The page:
Whatever you do, don't screw in pointed cut-off bolts till they are nearly flush. you will have no way of getting them out!
I have done this with pointed bolts but only screw them in to where there is still enough parallel section to grip

John Sonksen
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Re: Neck Bolt Alignment Techniques

Post by John Sonksen »

All this stuff about using centers to give locations for drilling sounds like a lot more work than necessary, and might screw things up anyways. I thought the neck needs to go in at an odd angle with respect to parallelism between the face of the body and fretboard? If that's the case you're going to be scratching those points all along the bottom of the neck pocket as you go and not have a good center point anyways. I'd say, take the measurements carefully, reference them from the obtuse edge of the heel, draw them out on the back of the guitar, and drill them out slightly oversized. You don't need to have threads for the screws to engage both the neck and the body, in fact it could hinder the joint getting tight if both WERE threaded.

I wouldn't spend that much time on this. Mark it out check it ten times if you want, put a backer block in the pocket so it doesn't blow out and go for it.

John Sonksen
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Re: Neck Bolt Alignment Techniques

Post by John Sonksen »

Or you can also cut a blank of wood the width of the heel, hold I parallel to the heel and mark out the center of the holes directly from the neck. Drill them on that piece and try attaching it to the heel first. If it works, you can use that for a template or even a drill guide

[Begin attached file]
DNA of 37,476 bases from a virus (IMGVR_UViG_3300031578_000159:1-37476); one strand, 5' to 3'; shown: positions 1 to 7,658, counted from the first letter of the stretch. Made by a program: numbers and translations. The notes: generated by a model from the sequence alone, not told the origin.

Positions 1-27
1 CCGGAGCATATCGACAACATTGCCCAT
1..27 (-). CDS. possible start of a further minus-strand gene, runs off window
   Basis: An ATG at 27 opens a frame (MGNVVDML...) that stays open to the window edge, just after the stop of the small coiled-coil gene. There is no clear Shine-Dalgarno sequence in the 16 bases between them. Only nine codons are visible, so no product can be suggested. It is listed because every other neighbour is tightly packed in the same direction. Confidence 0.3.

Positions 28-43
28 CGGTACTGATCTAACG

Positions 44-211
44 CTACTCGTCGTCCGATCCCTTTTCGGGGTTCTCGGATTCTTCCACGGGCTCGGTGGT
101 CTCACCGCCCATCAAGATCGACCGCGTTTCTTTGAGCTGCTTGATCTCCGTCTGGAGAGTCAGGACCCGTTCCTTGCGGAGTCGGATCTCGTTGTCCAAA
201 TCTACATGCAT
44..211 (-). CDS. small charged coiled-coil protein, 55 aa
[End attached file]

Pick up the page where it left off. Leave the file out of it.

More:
Alexander Higgins
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Re: Neck Bolt Alignment Techniques

Post by Alexander Higgins »

I had already pictured myself screwing the pointed bolts just... a .. little.. too far in... Doh! The next image is of me trying to hacksaw slots into the ends of hardened steel bolts for a slotted screwdriver. The Horror.That would be painful indeed.

The heel tapers in two directions, end of neck tapering toward nut and top of fingerboard tapering down to neck pocket, but it will drop straight in from above, in fact that's the only way it WILL drop in because of the compound wedge shape of the pocket, so any center pins I can jigger up can only drop straight down into the pocket. The top and bottom edges of the neck have about 1/8" radius on all edges, so it's really hard to reference a measurement against anything, since there are no sharp angles, hence my reluctance to rely on direct measurements. I actually have a lucite template of the bolt holes that I used to register a couple of the bolt inserts in the bottom of the neck that had failed and had to be epoxied in, but it's not sized to the neck pocket. I suppose I could use that template to make another one to fit the neck pocket. I'm liking the idea of a template if I can't see a way to use dowel centers.

Thanks All

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Peter Wilcox
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Re: Neck Bolt Alignment Techniques

Post by Peter Wilcox »